Central Illinois Treasures: Finding her voice


URBANA - For almost as long as she can remember, Shie Kantor has been drawn to music.

"It was just a huge part of my life," Kantor said. "At one point in my life, I thought I wanted to be a liturgical singer, a cantor. I wanted to be Cantor Kantor."

She began taking piano lessons at four years old, participated in school music programs through high school, then earned a bachelor's degree studying music.

"All I wanted for years and years was to be an opera singer," Kantor said. "I wanted to be on stage, and there was nothing to deter me."

While attending graduate school, though, Kantor was involved in a car crash. After the crash, for reasons she didn't understand, Kantor could not sing.

"It was awful," Kantor said. "I didn't know who I was anymore. A part of me was gone."

Kantor sought help. It took doctors months to diagnose the cause of her voice loss, and it took Kantor weeks of therapy to regain her voice. After re-learning her singing technique, Kantor performed an important graduate recital. But she was also beginning to consider a career off-stage.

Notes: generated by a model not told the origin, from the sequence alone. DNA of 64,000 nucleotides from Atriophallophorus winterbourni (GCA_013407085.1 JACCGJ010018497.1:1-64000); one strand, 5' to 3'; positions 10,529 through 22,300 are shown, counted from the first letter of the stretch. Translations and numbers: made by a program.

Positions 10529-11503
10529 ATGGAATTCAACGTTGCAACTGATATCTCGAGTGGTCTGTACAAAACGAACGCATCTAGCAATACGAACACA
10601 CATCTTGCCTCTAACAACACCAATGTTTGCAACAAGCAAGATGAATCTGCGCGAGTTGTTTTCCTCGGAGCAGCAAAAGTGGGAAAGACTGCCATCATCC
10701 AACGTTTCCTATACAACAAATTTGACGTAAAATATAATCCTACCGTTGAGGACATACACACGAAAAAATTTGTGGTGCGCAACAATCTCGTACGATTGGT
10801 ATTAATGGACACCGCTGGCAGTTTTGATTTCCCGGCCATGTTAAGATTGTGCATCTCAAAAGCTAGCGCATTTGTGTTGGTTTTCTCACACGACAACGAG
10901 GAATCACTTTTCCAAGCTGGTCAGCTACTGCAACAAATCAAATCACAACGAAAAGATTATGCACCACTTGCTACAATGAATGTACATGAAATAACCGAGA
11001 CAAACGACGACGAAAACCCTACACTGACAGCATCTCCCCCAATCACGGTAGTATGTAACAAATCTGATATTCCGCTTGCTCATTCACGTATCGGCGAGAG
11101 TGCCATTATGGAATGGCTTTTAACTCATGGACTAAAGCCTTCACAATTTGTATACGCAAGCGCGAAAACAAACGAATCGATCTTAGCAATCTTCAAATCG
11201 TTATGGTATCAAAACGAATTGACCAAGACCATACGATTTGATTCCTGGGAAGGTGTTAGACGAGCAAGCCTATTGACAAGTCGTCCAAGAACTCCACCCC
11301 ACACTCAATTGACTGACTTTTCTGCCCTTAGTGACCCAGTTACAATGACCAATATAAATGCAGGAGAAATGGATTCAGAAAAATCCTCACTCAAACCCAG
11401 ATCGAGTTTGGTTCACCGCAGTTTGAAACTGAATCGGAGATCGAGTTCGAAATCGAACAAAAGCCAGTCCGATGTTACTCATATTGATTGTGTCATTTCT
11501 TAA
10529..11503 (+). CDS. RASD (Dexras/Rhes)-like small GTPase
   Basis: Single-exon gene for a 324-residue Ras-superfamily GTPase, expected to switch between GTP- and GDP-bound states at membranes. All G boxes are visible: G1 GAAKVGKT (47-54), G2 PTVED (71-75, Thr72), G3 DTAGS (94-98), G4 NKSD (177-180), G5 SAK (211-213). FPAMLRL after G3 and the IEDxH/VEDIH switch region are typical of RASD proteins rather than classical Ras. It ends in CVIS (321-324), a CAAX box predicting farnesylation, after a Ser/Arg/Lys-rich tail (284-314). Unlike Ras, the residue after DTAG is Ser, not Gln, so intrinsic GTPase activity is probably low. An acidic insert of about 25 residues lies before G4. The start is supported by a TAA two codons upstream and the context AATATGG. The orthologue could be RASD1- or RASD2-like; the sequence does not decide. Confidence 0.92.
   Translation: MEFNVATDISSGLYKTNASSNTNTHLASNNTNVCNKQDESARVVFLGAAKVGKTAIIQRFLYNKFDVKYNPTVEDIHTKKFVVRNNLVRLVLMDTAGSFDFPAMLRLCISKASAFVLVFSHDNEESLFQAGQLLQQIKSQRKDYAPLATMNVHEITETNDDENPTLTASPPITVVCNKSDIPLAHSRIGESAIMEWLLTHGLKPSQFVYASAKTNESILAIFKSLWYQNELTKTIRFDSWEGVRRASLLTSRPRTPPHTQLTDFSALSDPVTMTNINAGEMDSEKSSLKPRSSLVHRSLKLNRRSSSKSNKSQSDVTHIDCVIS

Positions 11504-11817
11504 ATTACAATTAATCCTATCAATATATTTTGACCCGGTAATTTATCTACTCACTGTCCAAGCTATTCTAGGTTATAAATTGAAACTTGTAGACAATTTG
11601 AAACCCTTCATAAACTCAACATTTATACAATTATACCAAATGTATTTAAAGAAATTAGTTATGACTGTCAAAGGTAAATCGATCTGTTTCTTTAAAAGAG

"I started to take classes online through the speech and hearing program at the University of South Carolina," Kantor said. "I thought, 'Well, I'll try to be a speech pathologist working with patients with voice disorders."

Kantor pursued those studies at the University of Illinois and, for the past five months, has worked as a voice therapist at Carle Hospital in Urbana, helping others improve or re-gain their voices.

"Having gone through it myself, I feel I have a unique perspective of what it's like to not have the voice you identify as your own," Kantor said. "I love working with these patients (with) voice disorders of all kinds. It's wonderful."

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